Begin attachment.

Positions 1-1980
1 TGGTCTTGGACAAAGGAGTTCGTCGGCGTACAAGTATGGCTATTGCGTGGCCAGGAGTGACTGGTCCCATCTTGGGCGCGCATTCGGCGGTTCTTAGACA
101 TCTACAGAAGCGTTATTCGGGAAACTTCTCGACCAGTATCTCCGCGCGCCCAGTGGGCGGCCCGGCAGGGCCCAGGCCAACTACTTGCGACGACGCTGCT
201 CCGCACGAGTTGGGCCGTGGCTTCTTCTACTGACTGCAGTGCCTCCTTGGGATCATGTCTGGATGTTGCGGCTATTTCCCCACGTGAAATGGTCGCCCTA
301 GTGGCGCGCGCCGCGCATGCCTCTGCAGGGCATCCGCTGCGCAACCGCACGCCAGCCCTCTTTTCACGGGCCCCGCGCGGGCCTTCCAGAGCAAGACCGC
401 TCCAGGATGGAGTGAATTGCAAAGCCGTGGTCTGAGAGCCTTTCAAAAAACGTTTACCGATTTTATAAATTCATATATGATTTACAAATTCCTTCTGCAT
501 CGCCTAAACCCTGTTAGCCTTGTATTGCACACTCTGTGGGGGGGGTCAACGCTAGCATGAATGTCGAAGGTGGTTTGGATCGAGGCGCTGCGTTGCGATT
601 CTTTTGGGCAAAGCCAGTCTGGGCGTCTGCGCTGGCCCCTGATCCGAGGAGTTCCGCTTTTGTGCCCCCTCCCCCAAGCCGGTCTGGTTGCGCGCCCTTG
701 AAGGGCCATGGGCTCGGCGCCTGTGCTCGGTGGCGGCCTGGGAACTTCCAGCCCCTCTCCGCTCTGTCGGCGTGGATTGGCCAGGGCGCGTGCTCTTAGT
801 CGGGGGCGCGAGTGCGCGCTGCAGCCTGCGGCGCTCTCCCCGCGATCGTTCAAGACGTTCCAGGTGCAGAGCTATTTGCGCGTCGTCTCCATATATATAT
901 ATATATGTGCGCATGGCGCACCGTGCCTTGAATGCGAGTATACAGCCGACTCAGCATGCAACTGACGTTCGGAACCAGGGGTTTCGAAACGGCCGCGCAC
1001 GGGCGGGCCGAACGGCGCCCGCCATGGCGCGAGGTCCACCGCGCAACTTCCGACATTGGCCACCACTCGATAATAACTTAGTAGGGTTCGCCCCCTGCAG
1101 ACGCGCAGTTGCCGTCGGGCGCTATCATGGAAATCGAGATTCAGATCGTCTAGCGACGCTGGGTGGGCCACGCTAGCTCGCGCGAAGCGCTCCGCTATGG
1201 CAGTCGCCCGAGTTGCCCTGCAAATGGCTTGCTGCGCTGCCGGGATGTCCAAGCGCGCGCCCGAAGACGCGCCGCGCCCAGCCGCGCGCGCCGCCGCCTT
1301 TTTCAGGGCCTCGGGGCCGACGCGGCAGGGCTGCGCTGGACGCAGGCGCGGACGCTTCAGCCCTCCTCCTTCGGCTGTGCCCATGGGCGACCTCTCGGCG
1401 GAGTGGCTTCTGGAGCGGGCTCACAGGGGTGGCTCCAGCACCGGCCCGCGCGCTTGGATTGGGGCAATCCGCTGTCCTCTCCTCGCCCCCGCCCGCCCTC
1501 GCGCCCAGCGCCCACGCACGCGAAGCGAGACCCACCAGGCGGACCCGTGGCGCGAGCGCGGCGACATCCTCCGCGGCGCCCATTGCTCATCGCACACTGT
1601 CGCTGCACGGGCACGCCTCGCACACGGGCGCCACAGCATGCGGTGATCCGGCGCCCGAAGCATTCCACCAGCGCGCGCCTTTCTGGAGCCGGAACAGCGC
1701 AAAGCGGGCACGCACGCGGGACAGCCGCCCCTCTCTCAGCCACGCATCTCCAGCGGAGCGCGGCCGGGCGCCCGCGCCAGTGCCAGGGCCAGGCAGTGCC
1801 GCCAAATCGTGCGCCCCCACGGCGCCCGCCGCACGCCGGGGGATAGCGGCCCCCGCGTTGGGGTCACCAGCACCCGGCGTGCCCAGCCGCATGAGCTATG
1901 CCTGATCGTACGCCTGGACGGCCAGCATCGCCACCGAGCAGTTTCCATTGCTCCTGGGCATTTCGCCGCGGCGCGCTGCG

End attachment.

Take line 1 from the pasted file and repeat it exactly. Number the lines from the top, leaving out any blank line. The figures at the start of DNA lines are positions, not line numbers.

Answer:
Positions 1-1980